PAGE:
As a general rule, any wearer between 5 ft. 8 and 6ft tall should order a ‘standard’ or ‘medium’ sized vest. A wearer shorter than 5,8 would be better served by buying a ‘short’ or ‘small’ size.

If you are in any doubt, contact the seller with your precise measurements and they should be able to help you.

Which protection rating best suits your needs?.

It isn’t usually necessary to purchase the most effective body armour on the market.

Often, body armour can be uncomfortable to wear, as well as heavy and cumbersome. There’s no point getting hold of military grade protective clothing, or the vests worn by American S.W.A.T teams, only to try and endure wearing them for a 10-hour shift on the doors of a busy nightclub.

Don’t be paranoid or reactionary, either. Think back upon the threats you’ve faced thus far and try to plan ahead for the threats you may face in the future.

Unless you’re planning on taking a bullet for the Queen at some point during the next couple of years, it’s best to stick to more practical, affordable options.


PPSS group are an industry leader in protective gear. In 2018, the company launched the ‘CutPRO’ brand of cut and slice resistant clothing with an eye on protecting the workers of the glass and metal industries. A few months earlier, they had released their Emergency Body Armour to great acclaim from the security industry.

PPSS’ leadership consists of over a century of aggregate experience on the front lines. Various members of the company’s management team have served in elite military units, police, prison riot teams and private security firms, so it’s fair to say that they know what they’re doing.

What really impresses us, however, is that PPSS CEO, Robert Kaiser, is confident enough in his company’s products that he’s willing to take a knife to the chest to prove their effectiveness.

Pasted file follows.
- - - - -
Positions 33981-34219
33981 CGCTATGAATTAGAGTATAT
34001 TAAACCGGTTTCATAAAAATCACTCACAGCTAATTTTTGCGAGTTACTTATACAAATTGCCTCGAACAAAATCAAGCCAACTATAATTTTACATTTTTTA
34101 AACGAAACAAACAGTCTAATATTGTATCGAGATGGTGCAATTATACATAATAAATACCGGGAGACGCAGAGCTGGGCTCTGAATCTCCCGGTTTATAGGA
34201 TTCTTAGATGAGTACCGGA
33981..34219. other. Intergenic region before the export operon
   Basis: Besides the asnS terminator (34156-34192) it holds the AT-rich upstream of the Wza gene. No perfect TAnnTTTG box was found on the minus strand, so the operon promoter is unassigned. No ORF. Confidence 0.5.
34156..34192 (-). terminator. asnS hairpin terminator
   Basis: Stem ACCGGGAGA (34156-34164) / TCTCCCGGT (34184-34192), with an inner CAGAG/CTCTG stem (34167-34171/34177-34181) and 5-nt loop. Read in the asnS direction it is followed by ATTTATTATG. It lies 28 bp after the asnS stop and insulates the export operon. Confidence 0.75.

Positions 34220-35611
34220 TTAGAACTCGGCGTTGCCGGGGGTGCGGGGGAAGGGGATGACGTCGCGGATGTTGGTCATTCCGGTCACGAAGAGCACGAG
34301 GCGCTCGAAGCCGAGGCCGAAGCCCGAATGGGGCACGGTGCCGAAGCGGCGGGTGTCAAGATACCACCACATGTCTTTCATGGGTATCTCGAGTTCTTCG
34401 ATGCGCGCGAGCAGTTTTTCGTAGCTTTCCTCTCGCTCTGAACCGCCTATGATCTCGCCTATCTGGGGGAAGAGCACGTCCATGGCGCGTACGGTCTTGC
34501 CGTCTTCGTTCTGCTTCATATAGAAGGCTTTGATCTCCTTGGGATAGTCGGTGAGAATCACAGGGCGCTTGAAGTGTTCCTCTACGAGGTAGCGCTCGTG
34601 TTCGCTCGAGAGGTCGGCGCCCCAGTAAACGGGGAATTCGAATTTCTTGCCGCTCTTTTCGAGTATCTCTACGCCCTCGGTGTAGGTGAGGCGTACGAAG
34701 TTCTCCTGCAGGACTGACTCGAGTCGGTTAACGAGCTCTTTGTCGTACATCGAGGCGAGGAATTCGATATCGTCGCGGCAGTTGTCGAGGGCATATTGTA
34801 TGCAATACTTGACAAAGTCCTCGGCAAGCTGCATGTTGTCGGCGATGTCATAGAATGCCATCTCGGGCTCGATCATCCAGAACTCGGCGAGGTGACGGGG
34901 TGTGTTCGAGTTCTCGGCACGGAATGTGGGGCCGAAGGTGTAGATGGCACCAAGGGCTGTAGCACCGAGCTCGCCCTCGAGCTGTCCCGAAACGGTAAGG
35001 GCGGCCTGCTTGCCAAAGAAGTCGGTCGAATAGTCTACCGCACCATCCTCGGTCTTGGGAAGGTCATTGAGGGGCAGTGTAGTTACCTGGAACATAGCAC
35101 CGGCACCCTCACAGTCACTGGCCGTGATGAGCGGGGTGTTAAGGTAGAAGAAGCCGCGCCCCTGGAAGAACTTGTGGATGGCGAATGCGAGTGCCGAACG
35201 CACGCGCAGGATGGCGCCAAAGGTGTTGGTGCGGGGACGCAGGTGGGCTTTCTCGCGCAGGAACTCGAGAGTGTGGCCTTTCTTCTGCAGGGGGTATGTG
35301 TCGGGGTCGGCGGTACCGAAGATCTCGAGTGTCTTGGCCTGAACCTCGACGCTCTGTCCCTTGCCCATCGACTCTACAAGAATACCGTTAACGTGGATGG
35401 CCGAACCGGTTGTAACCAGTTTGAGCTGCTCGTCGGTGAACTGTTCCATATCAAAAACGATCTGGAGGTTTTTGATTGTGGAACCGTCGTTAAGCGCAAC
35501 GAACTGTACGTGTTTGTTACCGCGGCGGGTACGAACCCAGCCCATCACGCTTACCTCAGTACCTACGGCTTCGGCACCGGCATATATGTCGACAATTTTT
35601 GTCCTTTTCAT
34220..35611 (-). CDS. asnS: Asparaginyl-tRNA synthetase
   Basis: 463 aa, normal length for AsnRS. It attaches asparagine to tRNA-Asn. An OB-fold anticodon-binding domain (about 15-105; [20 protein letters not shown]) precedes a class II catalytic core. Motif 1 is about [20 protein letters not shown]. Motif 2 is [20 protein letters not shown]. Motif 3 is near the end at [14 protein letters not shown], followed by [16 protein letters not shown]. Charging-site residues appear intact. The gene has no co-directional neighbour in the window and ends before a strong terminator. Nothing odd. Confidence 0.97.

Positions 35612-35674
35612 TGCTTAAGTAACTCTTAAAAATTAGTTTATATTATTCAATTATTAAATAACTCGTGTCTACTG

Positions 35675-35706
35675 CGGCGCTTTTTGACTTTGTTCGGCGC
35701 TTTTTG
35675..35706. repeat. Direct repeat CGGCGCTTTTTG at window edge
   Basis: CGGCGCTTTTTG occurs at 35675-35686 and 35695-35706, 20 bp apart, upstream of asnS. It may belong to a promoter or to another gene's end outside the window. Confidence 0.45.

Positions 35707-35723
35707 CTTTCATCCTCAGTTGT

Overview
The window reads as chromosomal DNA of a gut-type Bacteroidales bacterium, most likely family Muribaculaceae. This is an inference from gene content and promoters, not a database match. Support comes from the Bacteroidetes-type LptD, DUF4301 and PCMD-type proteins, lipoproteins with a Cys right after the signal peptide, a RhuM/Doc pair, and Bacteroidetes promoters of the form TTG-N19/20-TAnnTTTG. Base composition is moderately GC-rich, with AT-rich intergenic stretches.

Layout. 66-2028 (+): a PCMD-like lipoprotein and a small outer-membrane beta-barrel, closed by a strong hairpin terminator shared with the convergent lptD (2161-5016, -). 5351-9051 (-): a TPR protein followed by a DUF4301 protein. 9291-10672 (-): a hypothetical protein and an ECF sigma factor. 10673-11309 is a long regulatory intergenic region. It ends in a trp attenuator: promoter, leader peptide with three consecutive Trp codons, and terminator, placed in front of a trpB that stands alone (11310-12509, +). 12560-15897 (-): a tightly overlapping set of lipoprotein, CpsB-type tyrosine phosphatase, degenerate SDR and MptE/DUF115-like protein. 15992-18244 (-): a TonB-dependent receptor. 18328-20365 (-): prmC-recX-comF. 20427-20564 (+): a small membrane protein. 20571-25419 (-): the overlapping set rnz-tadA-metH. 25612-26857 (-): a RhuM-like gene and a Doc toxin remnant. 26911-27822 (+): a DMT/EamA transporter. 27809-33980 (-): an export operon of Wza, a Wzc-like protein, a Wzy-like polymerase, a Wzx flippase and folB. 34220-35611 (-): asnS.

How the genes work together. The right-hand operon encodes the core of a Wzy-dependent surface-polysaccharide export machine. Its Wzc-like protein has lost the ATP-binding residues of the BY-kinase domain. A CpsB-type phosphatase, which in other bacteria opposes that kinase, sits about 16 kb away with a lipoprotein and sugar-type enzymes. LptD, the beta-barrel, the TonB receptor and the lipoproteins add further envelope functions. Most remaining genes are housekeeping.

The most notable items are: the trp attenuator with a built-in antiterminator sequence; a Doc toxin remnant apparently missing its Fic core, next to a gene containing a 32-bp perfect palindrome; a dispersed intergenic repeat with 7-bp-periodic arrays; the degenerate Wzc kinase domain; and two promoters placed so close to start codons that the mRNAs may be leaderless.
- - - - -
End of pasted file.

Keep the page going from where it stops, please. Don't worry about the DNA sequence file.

the reviews

PPSS Covert (Black) Stab Resistant Body Armour

These Covert vests are designed to be worn beneath an outer layer of clothing. As such, they are not supposed to advertise their presence in any significant way. 

The covert vest is worn over a simple base layer of clothing, such as a t-shirt or vest. It weighs the same as the overt vest (1.75kg – based on the larger plates) and the plates can be easily removed and interchanged with the overt version. 

Because both versions of the vest are essentially the same, the covert version features the same CAST certifications (KR1 & SP1) as the overt version. As with the overt version, there is no zip on this vest, which eliminates one of the major weak points of most stab vests. 

The vest comes in sizes ranging from ‘small’ to ‘3XL’ and is available for both male and female wearers. 

The colour of covert body armour is reasonably important. For example, if you wear a black covert vest beneath a white shirt, the dark colours of the vest are going to make it visible. Ideally, then, you may only wish to purchase the covert vest in black if you’re planning on wearing it beneath dark-coloured clothes. 

The vest’s relative invisibility is a key point in how it keeps the wearer safe, as an assailant is likely to attack the chest before any other area of the body and, if the chest armour cannot be seen, neither can any areas that are less protected by the vest (e.g., lower stomach, shoulders, arms, etc). 

Our Overall Opinion

The covert version, for its part, fits well under loose-fitting clothing, while placing the plates into either version is rendered as easy as possible by both user-friendly design and helpful notes from the manufacturer. The fact that it comes apart more-or-less completely makes the vest quite easy to clean and maintain as well.

Metal plates are a lower tech solution than Kevlar, but this vest will have a much longer shelf-life, as well as being far easier to keep safe and clean than a Kevlar vest. In the end, the material you choose is a matter of personal preference (as well as what you’re using it for), but if you prefer a plated vest, then this is definitely a good choice.

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PPSS Covert (White) Stab Resistant Body Armour

The white option, by contrast, may be your best bet if discretion is important to you, as it will likely not be as visible under light-coloured clothing. However, under thin, dark-coloured clothing, it is possible that this vest will become more visible. It is important to consider the colour before buying any protective gear.